AMD Radeon RX 6700 XT review: A good GPU that (understandably) costs too much

And you'll probably still wind up paying even more for it.

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Power draw, thermals, and noise

We test power draw by looping the F1 2020 benchmark at 4K for about 20 minutes after we’ve benchmarked everything else and noting the highest reading on our Watts Up Pro meter, which measures the power consumption of our entire test system. The initial part of the race, where all competing cars are onscreen simultaneously, tends to be the most demanding portion. 

This isn’t a worst-case test; this is a GPU-bound game running at a GPU-bound resolution to gauge performance when the graphics card is sweating hard. If you’re playing a game that also hammers the CPU, you could see higher overall system power draws. Consider yourself warned.

power Brad Chacos/IDG

Nvidia GPUs prevent our computer from fully going into idle in the five minutes of downtime we use for this test, though it does so after a longer duration. That’s new to this Ryzen 5900X platform; we didn’t see it on our old Intel-based testbeds, nor with AMD Radeon graphics cards installed. We’ll have to change our methodology going forward and poke around the behavior to understand it more fully. 

Even under load, the Radeon RX 6700 XT manages to draw less power than the RTX 3060 Ti and 3070 it competes against. It’s also comparable to the Radeon RX 5700 XT’s power draw despite being much faster. Bravo, RDNA 2.

We test thermals by leaving GPU-Z open during the F1 2020 power draw test, noting the highest maximum temperature at the end.

temp Brad Chacos/IDG

The Radeon RX 6700 XT loses a bit of cooling prowess compared to the RX 6800, probably because it sports one fan fewer. Nonetheless, its 75-degree-Celsius result is perfectly acceptable, and cool enough to push custom cards to step up their own game. It’s very quiet, though not totally inaudible. Our review sample exhibits some light coil whine in scenes with exceptionally high frame rates—mostly title screens, though also in high-fps games like Strange Brigade at 1080p. The noise is light enough that it may not be heard in a case, however, and we don’t consider it a major detriment, especially considering that any individual graphics card could wind up with some degree of coil whine.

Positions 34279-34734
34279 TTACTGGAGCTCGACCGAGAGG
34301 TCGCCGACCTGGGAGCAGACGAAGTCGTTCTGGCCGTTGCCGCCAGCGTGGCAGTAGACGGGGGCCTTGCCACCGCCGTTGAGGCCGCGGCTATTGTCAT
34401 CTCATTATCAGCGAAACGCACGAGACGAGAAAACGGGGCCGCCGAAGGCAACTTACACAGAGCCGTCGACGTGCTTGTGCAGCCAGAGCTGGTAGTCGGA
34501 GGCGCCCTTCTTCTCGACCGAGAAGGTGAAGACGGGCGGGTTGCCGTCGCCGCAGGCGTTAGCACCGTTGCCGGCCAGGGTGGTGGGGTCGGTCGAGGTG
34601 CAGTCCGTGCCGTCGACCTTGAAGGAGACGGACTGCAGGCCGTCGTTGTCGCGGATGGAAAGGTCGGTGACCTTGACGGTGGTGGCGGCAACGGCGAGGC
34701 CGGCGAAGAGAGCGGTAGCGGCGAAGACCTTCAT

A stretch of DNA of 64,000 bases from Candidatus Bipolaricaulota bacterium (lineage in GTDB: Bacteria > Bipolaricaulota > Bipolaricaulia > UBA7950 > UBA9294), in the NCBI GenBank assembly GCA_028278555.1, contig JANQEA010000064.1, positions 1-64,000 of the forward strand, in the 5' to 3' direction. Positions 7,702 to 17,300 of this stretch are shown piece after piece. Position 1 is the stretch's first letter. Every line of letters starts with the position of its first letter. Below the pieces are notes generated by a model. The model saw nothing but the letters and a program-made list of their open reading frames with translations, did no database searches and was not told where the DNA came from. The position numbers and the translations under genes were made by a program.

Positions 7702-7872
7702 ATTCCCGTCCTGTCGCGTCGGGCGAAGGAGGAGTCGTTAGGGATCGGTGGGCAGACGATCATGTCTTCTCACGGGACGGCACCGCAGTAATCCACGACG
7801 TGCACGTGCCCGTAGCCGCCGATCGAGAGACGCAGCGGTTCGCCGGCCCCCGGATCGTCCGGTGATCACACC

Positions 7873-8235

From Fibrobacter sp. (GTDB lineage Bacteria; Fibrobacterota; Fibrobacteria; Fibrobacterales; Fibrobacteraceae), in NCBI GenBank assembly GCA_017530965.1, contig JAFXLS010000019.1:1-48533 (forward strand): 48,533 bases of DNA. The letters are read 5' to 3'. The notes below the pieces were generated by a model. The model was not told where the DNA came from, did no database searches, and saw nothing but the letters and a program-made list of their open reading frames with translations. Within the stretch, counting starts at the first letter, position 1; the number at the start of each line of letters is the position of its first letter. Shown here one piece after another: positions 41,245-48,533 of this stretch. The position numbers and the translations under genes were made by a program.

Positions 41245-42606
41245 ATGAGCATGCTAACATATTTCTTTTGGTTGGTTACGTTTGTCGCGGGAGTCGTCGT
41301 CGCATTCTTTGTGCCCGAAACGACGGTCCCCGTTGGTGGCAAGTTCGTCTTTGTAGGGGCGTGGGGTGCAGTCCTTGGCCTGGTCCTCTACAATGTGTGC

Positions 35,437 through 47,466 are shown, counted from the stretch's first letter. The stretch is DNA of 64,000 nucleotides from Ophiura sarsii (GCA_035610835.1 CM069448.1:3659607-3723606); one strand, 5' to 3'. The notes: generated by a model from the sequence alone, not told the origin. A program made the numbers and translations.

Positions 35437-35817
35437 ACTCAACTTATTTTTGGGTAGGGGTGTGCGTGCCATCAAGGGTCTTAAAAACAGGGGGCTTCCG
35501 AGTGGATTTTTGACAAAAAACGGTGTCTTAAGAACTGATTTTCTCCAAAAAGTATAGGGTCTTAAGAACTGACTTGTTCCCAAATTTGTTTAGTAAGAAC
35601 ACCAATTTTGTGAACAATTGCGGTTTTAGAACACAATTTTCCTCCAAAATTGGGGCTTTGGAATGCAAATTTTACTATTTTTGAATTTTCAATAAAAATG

All in all, AMD’s new reference card design continues to impress.

Next page: Should you buy the Radeon RX 6700 XT?

At a Glance
  • AMD's Radeon RX 6700 XT graphics card is a good graphics card for 1440p and 1080p gaming. It doesn't handle ray tracing well, however, and comes with a too-high price that makes a lot of business sense in today's environment.


    • Great 1440p and 1080p gaming performance
    • 12GB of memory bolstered by Infinity Cache
    • Smart Access Memory unlocks higher performance when paired with Ryzen 5000
    • Cool, quiet, and attractive cooler design
    • Should fit in most systems due to standard dimensions


    • Price is too high versus GeForce rivals
    • Poor ray tracing performance
    • No answer to Nvidia's DLSS
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